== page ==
by LAUREN CODLING
ACTIVIST groups have urged the new home secretary Priti Patel to “scrap hostile environment policies” in order to rebuild trust with migrant communities, as she revealed plans of tougher immigration plans last Sunday (28).
Patel, who was appointed to new prime minister Boris Johnson’s cabinet last week, stressed
her determination to secure the UK’s borders – and to leave the European Union on October 31, with or without a deal.
She has proposed bringing in an Australia-style points-based system to the UK. This would
mean that applicants would be assigned points based on a number of professional and personal characteristics, with higher points awarded for more desirable traits.
A skills-based approach would ensure the country is looking at what people can contribute, instead of where they come from, Patel said.
“We’ll give top priority to those with the highest skills and the greatest talents, to attract those who add the most value to our economy,” she said.
“These skilled workers will only be able to come here if they have a job offer from an employer registered with the Home Office, and if they can speak English.”
Patel also promised that the government would strive to tackle illegal immigration and keep out terrorists, criminals and “those that wish to do this country harm”.
In response to her appointment, several activist groups hoped that it would provide a “new opportunity” to address issues surrounding immigration. However, some have expressed concerns over Patel’s immigration policies.
Nazek Ramadan, the director of Migrant Voice, believes that Patel’s biggest challenge is tackling the ‘hostile environment policies’ implemented by former prime minister Theresa May, who was home secretary until 2016.
“(Patel’s attempt to) project a new positive image is contradictory to the current context of migration in the UK, created by the previous home secretary, which has divided families and sowed seeds of mistrust between communities,” Ramadan told Eastern Eye on Monday (29).
“So many policies are sending out the message that migrants aren’t welcome here.
“In order to project a new positive message, you need to dismantle the current, established
hostile environment and that should be the starting point.”
Ramadan believes as home secretary, Patel should show that that she is fair and reasonable on migration. She added that the UK needs Patel to speak about migration in a different tone, so that migrant’s contribution to British society is highlighted.
“They are human beings and part of the community,” Ramadan said.
“They work as teachers, doctors and care workers. We need a home secretary who acknowledges this and rebuilds some of the trust which was damaged by the previous administration,” she added.
Responding to Patel’s suggestion of a point-based system, the Joint Council for the Welfare of Immigrants (JCWI) confirmed they did not support the policy. Minnie Rahman, the campaign and advocacy manager at JCWI, referred to the pledge as a “distraction” from the way the system currently handled migration.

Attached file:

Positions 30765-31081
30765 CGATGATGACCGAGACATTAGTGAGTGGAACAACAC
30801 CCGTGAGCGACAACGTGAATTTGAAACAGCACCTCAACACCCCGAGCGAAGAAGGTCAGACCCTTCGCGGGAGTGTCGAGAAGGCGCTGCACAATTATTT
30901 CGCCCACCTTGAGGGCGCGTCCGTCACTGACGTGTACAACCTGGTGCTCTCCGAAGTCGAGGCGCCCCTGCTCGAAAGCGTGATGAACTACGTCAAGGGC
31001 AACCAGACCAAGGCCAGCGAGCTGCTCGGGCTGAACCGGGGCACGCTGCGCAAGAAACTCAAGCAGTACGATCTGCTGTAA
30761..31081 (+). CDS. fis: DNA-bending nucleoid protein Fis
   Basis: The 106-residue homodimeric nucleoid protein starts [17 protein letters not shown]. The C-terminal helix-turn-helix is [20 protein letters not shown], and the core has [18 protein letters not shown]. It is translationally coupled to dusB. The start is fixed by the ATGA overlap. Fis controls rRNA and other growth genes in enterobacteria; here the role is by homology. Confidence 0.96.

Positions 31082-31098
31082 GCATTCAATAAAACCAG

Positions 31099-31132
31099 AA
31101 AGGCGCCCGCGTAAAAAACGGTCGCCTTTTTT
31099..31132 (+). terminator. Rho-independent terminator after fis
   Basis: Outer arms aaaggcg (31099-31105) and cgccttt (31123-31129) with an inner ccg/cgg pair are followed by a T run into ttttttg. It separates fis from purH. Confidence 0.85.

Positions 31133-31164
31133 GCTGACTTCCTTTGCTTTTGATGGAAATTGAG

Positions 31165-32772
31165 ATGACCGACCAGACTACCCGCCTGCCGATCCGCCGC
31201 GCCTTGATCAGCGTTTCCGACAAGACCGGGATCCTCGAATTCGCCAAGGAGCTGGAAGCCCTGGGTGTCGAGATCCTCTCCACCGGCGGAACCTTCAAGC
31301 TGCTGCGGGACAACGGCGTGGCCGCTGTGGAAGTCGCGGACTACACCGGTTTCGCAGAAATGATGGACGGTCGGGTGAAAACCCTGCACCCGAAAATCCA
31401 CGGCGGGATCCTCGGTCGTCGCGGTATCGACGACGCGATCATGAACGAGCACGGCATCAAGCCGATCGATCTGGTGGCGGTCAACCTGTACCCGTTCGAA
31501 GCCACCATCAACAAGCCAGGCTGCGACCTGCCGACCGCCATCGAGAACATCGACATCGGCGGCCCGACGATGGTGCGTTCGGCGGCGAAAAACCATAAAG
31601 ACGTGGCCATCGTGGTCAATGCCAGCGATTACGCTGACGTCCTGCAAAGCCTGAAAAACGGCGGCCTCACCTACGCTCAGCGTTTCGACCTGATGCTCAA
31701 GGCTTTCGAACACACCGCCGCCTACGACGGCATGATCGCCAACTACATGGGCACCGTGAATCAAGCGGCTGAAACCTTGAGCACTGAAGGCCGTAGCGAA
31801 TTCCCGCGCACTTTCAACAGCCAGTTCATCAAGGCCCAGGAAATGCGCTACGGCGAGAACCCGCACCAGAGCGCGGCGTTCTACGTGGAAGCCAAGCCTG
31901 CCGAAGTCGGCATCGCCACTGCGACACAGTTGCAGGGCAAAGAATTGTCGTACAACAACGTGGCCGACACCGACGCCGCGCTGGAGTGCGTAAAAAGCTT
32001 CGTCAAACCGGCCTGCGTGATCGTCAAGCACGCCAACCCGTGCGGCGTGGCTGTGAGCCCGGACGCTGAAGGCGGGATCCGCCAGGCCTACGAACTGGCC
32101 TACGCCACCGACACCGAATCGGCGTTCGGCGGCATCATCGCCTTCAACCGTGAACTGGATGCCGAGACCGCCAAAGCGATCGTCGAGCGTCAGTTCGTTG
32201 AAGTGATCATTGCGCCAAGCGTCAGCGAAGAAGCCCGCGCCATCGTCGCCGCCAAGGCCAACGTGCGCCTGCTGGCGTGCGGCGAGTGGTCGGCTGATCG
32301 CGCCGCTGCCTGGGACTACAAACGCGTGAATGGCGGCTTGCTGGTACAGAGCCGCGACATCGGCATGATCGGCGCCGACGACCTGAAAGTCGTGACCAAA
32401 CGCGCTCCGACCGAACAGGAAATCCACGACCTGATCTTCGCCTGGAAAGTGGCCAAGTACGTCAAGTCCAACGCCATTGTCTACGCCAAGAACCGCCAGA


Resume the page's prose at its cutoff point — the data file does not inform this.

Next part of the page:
“Saying that this will fix immigration problems is hugely distracting as the problem with our
system is the way that we treat people here,” she told Eastern Eye.
Although Rahman called Patel’s appointment a “real opportunity” to put in new policies and scrap the hostile environment, she was wary that there seemed to be no indication that this would occur. However, she was hopeful that Patel would recognise the dangers of the current policies. For instance, in February, a key element of May’s hostile environment immigration policies was deemed unlawful by the high court. The right to rent scheme, which required private landlords to check the immigration status of current and potential tenants, was ruled to cause “unacceptable racial discrimination”.
“We hope that the home secretary will take this into account and make efforts to scrap the hostile environment,” Rahman said.
She also raised concerns about the status of EU nationals after Britain leaves the European Union. The government introduced the EU settlement scheme earlier this year, in which individuals can apply to stay in the UK after June 30, 2021.
However, there are concerns that it could stir up a potential Windrush-like scandal, where a
number of citizens were wrongly deported or denied legal rights as they did not hold the correct travel documentation.
“We are concerned the scheme would leave a lot of EU nationals undocumented,” she said.
Campaigner Aditi Bhardwaj hoped that Patel had a “sensible” approach to immigration policies.
Bhardwaj, who is a former protest organiser of campaign group Highly Skilled Migrants, wanted the Home Office to communicate with migrant groups at a grassroots level to bring about change. And though much has been made of the fact that Patel is the first female ethnic minority person to hold such an important role in government, Bhardwaj emphasised
that her ethnic background should not be the focus.
She told Eastern Eye: “I would want anyone who is in the position of home secretary to have
sensible and empathetic rules.”
Jilna Shah, the co-CEO for Migrants’ Rights Network, also expressed concern over Patel’s appointment.
“At a time where the UK’s inhumane, racist and discriminatory immigration system has never been so much in the spotlight, since Windrush, the appointment of a minister with such a brazen approach to human rights is alarming,” Shah told Eastern Eye, noting Patel’s voting record in parliament where she supported May’s hostile environment for migrants.
Shah said Migrants’ Rights Network was suggesting that the immigration system be “completely and radically overhauled”, with new policies and practices that treat
migrants with respect and dignity.
She added: “A good start would be to put a genuine end to the hostile environment, not just a cosmetic name change, and to enact Boris’ murmurings for an amnesty for undocumented migrants.”